People, risk and organisations

Written by
Changeboard Team

12 Aug 2010

12 Aug 2010 • by Changeboard Team

A kitchen knife - a useful tool or deadly weapon?

All human endeavours have their associated risks and, of course, much of the risk exposure of an organisation is inherent in the enterprise they are engaged in. But the discussion about risk seems exclusively focused on these structural and procedural factors - about management and actuarial issues, about health and safety, operational risk, compliance and governance rather than about the personalities of the individuals involved and their contribution to the risk equation.

Put simply, a gun, kitchen knife, baseball bat or even a sharpened stick all have risk implications. Yet the risk exposure associated with these objects depends critically on whose hands they are in. This seems such an obvious comment, but even in the aftermath of near global economic melt down resulting from risk mismanagement, it isnt a comment that is acted on with any conviction.

Of course there is a desire to solve the problem of risk, but current feelings about risk run high and the human capital end of this debate is evidenced more in blame and recrimination than in reasoned analysis.

People are unpredictable

As the newspaper headlines remind us on a very regular basis, people can be highly unpredictable. An individual's risk tolerance their willingness or ability to take on risk is deeply rooted in their temperament and is one of the things that distinguishes each of us from our peers. Our individual approach to risk can be the secret of our success or the catalyst for our (and possibly our employer's) downfall, and it can happen either way.

Ultimately, organisations need risk takers as much as they need prudent rule followers. But how can they best distinguish between them?

The problem for employers is that we too frequently judge people at face value and make informal judgements about a persons capacity for managing risk that can be very misleading. An apparently risk averse attitude may mask the gung-ho nature that an individual reverts to under pressure. Misperceptions arise because a persons attitudes are near the surface and they change according to experience, current circumstance or climate of opinion. The attitudes to risk expressed by interviewees can therefore be a poor guide to a persons temperament and their actual capacity to handle risk.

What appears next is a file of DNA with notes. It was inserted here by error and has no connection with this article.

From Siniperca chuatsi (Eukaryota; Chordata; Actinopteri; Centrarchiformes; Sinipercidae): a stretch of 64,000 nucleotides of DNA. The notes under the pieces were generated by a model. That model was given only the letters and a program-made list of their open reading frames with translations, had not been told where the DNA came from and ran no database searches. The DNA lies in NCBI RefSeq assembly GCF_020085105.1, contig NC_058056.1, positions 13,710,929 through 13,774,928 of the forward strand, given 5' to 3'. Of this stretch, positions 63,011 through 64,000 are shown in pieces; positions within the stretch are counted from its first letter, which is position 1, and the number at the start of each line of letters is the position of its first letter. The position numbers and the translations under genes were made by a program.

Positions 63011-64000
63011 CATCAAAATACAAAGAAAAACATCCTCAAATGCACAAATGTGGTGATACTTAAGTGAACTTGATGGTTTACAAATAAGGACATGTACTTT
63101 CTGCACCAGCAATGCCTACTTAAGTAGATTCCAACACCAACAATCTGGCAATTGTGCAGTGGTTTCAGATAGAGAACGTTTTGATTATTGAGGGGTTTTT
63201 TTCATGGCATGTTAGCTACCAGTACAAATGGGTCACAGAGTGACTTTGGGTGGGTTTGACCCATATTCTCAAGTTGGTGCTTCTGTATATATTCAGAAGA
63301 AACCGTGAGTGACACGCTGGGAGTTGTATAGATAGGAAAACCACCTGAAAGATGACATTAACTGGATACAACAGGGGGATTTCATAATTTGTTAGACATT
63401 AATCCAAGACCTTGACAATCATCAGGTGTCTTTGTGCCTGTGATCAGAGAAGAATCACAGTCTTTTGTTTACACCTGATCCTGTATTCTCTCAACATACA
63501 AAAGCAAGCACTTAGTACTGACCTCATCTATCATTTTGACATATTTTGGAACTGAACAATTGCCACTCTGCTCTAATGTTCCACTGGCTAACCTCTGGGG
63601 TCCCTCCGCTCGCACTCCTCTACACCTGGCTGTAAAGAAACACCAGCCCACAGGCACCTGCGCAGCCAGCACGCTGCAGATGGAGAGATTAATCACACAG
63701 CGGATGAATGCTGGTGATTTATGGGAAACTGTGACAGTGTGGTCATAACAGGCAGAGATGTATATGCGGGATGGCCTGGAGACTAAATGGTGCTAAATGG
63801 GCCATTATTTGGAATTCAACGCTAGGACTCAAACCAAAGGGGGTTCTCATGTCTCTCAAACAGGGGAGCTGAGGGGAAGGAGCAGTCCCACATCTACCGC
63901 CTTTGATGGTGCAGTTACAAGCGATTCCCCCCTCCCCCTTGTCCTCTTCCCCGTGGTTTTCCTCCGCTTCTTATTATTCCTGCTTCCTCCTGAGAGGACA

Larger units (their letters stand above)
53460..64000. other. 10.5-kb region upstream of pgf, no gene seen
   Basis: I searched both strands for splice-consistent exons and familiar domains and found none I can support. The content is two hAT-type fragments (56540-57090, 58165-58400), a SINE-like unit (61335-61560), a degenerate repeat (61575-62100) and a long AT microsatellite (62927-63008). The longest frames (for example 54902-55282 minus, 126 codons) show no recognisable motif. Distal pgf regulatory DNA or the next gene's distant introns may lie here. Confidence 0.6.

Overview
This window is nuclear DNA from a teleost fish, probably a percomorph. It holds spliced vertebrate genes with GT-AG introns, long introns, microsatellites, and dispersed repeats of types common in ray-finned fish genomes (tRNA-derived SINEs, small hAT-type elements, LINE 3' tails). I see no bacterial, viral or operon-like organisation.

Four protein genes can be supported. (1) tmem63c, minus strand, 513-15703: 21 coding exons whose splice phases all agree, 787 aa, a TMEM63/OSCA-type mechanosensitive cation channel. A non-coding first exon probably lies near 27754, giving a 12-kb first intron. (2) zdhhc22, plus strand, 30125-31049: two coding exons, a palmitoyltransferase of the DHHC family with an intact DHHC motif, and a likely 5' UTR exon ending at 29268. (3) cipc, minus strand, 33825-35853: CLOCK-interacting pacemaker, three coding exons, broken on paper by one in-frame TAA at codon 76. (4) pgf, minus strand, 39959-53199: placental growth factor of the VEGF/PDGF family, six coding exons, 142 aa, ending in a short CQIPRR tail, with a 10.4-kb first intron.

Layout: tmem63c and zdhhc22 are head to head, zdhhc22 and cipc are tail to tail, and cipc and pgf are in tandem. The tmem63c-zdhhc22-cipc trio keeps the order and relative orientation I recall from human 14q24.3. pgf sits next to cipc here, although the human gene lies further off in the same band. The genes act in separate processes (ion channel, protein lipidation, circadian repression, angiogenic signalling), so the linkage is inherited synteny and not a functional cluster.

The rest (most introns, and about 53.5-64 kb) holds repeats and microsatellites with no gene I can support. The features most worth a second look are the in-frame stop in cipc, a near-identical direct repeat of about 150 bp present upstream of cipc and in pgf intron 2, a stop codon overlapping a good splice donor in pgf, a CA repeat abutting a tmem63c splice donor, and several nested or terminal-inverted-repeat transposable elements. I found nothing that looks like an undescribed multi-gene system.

What is your risk-type?

Personality profiling is one solution that can better help employers understand an individuals predisposition to managing risk, although this approach is limited by the complexity of profile interpretation and the need for employers to identify the issues that are and are not relevant. Research just completed by The Psychological Consultancy addressed this limitation and identifies eight Risk Types that can be measured using an online questionnaire and places each individual on a continuous spectrum of risk types, ranging from wary to adventurous.

Risk type ultimately reflects an individuals underlying personality and remains consistent; when things go pear-shaped, we all revert to type. An understanding of risk type therefore makes it possible to articulate the human factor issues associated with risk. It allows organisations to better understand how individuals will react under pressure and, in a changing and challenging business environment, to deploy them to the best advantage.

It's all about balance

Ultimately, organisations need people that are cautious and people that are adventurous, people that are spontaneous and people who are highly organised and do everything by the book. Disaster happens when organisations get this wrong and dont have the right balance of risk types within their business.